After looking at the Lady Chapel, we explored other parts of the cathedral, where I found other examples of statues that had lost either their faces or their heads. The iconoclasm that occurred in the so-called Reformation, which began in the 1530s, can be seen in many English churches, especially with regard to the acres of stained glass that were wantonly destroyed during that period of religious reform. Maybe, this destructive era should also be known as the ‘de-formation’. Some valuable examples of the pre-Reformation stained-glass can be seen in Ely Cathedral’s fascinating Stained-Glass Museum, which is well worth visiting. Incidentally, apart from European stained glass from across the centuries, the museum has recently acquired a fine example of stained glass from the USA, depicting a black African American.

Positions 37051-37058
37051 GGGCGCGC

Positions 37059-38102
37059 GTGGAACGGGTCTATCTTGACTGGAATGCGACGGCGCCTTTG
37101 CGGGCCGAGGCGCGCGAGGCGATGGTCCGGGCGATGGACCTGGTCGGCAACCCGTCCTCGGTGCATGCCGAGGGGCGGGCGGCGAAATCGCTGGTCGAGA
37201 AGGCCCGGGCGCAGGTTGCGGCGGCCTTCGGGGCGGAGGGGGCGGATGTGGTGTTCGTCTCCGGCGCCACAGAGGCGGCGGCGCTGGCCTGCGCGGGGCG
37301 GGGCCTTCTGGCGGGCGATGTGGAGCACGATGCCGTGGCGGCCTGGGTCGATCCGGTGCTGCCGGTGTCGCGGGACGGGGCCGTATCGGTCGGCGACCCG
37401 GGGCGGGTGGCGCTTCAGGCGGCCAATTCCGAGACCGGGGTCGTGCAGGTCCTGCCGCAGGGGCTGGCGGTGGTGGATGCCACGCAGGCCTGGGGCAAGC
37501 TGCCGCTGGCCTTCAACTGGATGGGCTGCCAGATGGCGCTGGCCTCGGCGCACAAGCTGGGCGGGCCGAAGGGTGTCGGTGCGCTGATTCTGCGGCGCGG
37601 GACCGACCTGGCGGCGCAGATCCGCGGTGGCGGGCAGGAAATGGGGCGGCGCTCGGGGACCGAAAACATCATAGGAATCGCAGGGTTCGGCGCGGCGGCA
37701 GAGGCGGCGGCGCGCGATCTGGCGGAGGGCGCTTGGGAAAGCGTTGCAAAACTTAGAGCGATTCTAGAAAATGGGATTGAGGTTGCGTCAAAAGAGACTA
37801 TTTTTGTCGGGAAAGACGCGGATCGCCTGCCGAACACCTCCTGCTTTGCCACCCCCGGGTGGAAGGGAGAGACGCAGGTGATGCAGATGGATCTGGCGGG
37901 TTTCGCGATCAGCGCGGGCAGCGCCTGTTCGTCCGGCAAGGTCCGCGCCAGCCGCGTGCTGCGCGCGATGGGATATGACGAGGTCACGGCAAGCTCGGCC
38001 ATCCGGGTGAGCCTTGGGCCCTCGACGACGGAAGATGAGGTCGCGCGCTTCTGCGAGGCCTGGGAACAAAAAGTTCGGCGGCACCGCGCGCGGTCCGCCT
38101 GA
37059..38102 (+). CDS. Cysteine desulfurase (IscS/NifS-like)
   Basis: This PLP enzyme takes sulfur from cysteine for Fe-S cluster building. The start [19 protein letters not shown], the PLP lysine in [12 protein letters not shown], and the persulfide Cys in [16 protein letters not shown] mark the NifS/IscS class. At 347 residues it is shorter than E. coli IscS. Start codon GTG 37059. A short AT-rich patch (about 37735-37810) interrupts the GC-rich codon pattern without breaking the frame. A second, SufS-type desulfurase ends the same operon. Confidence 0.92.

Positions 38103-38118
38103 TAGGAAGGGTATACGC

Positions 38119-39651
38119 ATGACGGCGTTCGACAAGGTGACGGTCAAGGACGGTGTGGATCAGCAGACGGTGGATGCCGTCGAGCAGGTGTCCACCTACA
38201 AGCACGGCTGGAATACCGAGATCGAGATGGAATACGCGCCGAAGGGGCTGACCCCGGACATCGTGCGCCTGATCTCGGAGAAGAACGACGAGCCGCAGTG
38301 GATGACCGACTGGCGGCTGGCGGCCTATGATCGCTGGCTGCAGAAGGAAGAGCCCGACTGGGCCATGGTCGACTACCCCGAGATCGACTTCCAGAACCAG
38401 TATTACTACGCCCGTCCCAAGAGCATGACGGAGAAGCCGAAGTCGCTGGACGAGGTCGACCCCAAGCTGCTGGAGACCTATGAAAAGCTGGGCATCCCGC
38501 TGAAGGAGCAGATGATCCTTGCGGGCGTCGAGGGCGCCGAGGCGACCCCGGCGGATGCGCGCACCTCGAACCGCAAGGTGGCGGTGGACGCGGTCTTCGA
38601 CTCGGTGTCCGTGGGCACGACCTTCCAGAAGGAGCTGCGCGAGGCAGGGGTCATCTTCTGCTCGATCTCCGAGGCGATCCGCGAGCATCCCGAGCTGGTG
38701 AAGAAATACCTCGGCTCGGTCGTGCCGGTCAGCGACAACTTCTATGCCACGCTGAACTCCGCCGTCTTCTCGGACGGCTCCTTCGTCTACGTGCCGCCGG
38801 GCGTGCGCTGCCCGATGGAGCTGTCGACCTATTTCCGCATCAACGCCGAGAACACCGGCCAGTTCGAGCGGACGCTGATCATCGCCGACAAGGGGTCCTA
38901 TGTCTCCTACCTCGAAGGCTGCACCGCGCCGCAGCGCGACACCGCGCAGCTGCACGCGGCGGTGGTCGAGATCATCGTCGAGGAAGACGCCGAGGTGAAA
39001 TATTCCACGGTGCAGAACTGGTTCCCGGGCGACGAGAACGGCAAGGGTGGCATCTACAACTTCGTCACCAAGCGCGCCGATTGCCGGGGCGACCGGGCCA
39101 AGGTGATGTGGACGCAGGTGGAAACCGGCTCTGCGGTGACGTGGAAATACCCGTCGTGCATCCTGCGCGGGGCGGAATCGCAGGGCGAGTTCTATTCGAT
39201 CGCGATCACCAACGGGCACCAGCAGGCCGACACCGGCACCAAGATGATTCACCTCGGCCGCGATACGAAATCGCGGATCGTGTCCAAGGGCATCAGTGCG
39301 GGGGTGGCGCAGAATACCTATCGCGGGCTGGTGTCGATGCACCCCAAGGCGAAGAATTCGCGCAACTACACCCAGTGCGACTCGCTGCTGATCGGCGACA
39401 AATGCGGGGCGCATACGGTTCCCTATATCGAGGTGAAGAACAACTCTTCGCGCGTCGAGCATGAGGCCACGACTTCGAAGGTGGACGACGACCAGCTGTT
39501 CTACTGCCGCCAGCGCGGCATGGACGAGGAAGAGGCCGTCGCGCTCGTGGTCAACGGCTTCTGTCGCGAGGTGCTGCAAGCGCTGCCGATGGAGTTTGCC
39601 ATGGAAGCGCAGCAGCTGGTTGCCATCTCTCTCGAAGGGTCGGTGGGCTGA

Although I have concentrated on aspects of destruction, there is plenty of Ely Cathedral left for the visitor to enjoy, including fine gothic and pre-gothic (Norman) architecture. Many mediaeval and Tudor buildings that were once part of the abbey still exist and are now part of the daily life of modern Ely, just as some parts of Diocletian’s Palace in Split are still in use today. Some of these buildings in Ely are used by Kings School Ely, which was one of about 12 schools founded by Henry VIII. These few schools were the only part realised of a more ambitious plan to build many more schools and other new establishments.